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Level of Public Investment in Brazil Is the Worst in the Last 10 Years
09/11/2017 - 10h02
The public investment in Brazil reached the lowest level in the last ten years, which has contributed to push down the G.D.P. (Gross Domestic Product) even more.
Amid a strong effort to reduce expenditure and meet the fiscal target, the investments made by the federal government in the first seven months of this year have totaled R$ 16.3 billion (US$ 5 billion), nearly R$ 10 billion (US$ 3.1 billion) less in comparison with the same period in 2016 and the lowest amount since 2008, when the series began to be recorded by the National Treasury.
This total includes public construction and the purchases of new facilities for government agencies, as well as materials for permanent use, such as computers.
Investments are natural candidates to be cut in times of adjustment, as more than 90% of public expenditure follows outlay rules and cannot be reduced without a change in legislation.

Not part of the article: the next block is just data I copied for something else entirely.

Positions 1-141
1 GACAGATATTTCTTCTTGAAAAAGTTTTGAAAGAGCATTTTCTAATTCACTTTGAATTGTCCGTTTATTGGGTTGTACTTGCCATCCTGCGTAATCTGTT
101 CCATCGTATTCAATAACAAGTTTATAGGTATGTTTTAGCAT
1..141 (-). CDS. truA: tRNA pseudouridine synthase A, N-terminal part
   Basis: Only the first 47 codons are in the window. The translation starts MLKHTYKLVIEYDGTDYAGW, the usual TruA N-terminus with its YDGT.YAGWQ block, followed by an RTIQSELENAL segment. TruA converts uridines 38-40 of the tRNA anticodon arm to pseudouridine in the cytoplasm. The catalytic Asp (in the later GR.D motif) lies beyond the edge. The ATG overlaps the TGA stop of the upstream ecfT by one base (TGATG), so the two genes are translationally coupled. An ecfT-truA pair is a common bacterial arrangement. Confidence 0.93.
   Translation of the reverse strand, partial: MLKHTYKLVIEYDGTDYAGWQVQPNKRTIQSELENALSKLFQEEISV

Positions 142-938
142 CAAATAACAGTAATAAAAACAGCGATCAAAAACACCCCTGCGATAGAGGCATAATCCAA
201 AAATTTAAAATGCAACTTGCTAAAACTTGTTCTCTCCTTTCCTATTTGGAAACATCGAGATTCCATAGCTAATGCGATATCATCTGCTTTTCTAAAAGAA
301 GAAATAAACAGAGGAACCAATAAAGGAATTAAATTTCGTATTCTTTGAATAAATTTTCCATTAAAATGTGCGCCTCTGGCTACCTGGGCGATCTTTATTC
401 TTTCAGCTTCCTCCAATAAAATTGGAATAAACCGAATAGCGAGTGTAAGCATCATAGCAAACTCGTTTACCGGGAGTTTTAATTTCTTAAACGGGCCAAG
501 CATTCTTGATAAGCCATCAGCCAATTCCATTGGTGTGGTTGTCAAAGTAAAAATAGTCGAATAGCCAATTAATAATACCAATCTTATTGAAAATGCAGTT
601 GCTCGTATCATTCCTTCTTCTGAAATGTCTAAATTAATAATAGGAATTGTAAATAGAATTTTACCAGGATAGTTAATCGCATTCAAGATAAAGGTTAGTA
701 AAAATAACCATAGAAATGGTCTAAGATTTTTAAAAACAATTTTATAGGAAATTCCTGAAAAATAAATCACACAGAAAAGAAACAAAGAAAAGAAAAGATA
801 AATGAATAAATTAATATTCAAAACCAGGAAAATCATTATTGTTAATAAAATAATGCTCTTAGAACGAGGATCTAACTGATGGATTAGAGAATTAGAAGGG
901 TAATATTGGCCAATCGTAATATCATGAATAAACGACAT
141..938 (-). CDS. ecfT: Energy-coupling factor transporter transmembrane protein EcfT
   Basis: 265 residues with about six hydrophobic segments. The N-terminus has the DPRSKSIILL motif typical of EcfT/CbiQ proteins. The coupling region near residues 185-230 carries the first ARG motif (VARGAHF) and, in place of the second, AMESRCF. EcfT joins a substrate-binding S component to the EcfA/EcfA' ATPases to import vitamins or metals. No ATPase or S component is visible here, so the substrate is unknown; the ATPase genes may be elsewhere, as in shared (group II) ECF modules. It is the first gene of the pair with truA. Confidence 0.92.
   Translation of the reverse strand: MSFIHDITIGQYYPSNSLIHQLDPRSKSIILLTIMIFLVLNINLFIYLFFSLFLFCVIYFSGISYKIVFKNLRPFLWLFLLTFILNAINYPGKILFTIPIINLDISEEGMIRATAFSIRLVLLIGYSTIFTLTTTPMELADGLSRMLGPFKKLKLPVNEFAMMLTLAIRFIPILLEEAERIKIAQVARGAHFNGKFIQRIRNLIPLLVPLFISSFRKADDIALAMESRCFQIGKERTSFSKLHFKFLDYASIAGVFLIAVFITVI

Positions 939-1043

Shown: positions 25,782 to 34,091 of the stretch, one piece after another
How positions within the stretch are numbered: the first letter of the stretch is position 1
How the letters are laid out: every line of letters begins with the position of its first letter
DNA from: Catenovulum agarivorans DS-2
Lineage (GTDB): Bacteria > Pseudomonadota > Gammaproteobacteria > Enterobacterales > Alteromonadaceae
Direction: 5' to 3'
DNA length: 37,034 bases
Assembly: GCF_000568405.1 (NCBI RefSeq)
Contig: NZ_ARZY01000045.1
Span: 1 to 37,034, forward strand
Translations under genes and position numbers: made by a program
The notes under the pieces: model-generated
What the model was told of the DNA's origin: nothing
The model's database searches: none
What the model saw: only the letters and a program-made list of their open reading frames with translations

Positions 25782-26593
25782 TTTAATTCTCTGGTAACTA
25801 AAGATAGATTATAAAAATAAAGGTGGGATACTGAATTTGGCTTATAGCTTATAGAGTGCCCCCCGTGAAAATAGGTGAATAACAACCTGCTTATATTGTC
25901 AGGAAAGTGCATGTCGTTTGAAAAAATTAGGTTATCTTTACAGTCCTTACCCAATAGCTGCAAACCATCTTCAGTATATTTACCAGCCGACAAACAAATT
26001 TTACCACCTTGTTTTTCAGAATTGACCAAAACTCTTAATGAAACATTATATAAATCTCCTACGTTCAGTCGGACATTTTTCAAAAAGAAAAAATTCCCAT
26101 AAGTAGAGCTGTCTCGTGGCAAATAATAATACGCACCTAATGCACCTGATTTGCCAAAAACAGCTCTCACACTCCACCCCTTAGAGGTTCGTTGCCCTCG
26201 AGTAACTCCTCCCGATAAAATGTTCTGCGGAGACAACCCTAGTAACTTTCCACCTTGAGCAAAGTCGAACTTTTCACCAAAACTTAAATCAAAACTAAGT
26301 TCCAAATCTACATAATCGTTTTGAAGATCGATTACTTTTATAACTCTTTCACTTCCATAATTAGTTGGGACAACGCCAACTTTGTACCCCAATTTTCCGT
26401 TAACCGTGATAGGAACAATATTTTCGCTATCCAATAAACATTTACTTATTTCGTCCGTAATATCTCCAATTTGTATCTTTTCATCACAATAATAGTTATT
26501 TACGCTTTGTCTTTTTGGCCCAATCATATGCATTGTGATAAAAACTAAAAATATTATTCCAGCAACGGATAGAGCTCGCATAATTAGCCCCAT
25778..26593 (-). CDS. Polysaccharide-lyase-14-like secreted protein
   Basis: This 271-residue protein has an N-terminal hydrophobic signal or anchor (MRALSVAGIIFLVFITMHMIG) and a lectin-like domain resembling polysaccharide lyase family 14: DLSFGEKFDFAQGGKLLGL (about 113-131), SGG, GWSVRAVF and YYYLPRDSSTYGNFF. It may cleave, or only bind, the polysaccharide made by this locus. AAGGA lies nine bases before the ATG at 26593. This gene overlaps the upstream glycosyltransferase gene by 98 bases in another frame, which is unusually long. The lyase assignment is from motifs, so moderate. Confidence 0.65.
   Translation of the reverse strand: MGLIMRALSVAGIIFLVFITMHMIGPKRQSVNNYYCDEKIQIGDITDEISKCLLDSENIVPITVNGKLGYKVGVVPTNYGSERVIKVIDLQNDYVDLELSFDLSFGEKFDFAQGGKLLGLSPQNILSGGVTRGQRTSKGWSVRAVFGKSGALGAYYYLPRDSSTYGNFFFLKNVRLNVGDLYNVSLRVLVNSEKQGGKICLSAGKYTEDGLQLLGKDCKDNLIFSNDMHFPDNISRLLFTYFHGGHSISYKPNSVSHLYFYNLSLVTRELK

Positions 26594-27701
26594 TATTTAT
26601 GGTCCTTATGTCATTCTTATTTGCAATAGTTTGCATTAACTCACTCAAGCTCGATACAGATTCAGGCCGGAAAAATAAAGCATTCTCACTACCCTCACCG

On the other hand, they are an important factor to stimulate the economy.
Manoel Pires, an economist at FGV and former secretary of Economic Policy of the Dilma Rousseff administration, says that cutting investment has a strong impact on the activity - much more than the decline in expenses related to civil service or subsidies.
"When subsidies are increased, the effect on the activity is marginal. In the cases of expenses related to public servants' wages, it is between 0.6 and 0.7 [percent] of the G.D.P. For investments, that number reaches between 1.4 and 1.6 [percent]."
In other words, for every R$ 1 (US$ 0.3) spent by the government with investment, the G.D.P. increases by R$ 1.60 (US$ 0.5). If there is as cut, it has an opposite effect.
Translated by THOMAS MUELLO